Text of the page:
Thursday, February 15 | Partnerships and Collaboration, Post-Acute Care, Thought Leadership
There’s a growing demand for skilled clinicians and caregivers across the entirety of healthcare as our population ages and requires more services. Organizations are in fierce competition with each other not only for hiring, but also for retaining the most qualified professionals in the field. In order to be successful, organizations need to evaluate their teams to determine if they have the right players on the roster and work on steps to keep them satisfied and content enough to stick with them for the long haul.
Why Do Employees Leave?
Common reasons for employee turnover can be attributed to training and supervisor experience. Organizational success in healthcare is established by creating the best possible care outcomes for patients. The fast-paced evolution of the industry leaves a tremendous amount of opportunity for ongoing training and education. Staff that are educated and well-trained in their roles tend to produce better outcomes for the organization, which leads to feelings of personal success. This helps individuals feel more connected and invested in their employer, leading to greater loyalty. Organizations who are negligent in providing opportunities for training could see a whopping 144 percent in turnover.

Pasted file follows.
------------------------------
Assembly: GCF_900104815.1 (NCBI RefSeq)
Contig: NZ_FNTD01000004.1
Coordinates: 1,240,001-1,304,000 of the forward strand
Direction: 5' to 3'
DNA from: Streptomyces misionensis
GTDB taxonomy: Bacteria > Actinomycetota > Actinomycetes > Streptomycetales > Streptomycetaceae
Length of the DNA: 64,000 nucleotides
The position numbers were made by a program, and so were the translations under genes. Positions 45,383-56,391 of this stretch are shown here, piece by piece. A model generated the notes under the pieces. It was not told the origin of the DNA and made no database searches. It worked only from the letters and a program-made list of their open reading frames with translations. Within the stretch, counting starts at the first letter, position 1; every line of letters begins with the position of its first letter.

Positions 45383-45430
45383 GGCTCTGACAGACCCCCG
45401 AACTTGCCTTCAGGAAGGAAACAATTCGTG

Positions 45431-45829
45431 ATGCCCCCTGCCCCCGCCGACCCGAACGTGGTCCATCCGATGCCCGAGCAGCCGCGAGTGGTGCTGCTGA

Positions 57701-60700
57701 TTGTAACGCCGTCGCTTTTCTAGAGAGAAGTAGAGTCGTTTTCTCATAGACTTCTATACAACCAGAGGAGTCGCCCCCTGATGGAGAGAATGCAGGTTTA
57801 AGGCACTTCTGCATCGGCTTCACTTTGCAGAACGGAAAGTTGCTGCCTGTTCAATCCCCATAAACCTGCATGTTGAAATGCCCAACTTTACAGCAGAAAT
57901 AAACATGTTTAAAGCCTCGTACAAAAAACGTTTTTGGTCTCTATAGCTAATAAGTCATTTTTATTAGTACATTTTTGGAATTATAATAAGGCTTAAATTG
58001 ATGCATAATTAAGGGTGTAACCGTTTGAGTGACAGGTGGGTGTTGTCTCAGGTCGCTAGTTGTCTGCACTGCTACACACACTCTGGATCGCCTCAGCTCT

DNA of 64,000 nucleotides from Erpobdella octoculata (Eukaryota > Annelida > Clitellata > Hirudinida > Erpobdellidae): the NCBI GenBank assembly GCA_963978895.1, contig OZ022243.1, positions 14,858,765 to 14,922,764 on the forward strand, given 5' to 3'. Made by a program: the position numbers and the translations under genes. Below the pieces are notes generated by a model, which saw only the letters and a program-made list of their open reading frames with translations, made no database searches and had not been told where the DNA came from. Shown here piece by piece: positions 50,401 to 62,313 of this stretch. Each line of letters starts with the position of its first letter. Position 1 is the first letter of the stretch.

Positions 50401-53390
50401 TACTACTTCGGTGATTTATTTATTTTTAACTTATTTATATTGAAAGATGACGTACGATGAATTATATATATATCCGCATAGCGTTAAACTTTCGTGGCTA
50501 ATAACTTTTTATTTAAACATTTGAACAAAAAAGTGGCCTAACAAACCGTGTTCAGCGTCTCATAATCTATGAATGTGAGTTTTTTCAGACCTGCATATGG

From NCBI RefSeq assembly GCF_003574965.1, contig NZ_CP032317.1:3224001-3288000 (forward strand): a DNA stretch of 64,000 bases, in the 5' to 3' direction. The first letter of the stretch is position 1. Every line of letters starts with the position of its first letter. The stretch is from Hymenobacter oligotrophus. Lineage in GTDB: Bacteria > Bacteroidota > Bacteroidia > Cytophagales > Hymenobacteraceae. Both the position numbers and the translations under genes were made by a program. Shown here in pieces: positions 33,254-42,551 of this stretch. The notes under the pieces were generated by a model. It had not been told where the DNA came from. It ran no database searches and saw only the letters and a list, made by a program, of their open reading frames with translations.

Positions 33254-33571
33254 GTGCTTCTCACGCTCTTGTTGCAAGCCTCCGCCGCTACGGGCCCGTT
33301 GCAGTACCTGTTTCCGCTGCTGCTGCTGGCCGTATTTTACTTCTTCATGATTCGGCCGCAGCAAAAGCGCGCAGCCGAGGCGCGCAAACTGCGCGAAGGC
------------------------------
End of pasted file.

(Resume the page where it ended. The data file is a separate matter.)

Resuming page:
Additionally, there’s management to consider. There’s truth to the old saying, “Employees don’t leave companies, they leave managers.” Individuals leave organizations when they do not feel supported by direct managers. If they feel like their managers do not care for them as people or project an environment of superiority, employees are more likely to feel alienated and leave the organization.
Lower turnover can equate to better care for patients. It’s a pretty simple concept – employees who are satisfied with their roles are generally happier and provide great results.
What You Can Do About It
Start by measuring your organization’s retention and turnover rates. What’s the average for your industry? Do some research to establish what your organization’s retention rate goal is and determine where your current rate falls in relationship to it. While organizations should aim for a low rate, they should not aim for zero percent turnover. Sometimes individuals need to leave in order for groups to evolve and grow.
If you’re currently meeting your goal, evaluate what aspects your organization has in place that keeps your team happy and maintain those practices. If you have some improving to do, work to reduce your turnover incrementally instead of in one fell swoop. Drastically “cleaning house” often doesn’t bode well for morale across the board.
Train your leaders to lead properly. Remember, people don’t leave companies, they leave people they perceive as bad supervisors. Make sure your supervisors understand the responsibility and privileges of being a supervisor. Too often we promote individuals who do a great job in their roles to a supervisor or team lead position to reward them for their excellence, but we neglect to provide them with tools to be a successful leader. Sometimes the power of leadership feeds egos. If not equipped properly, they become an unintentional barrier to retaining potentially the best individuals.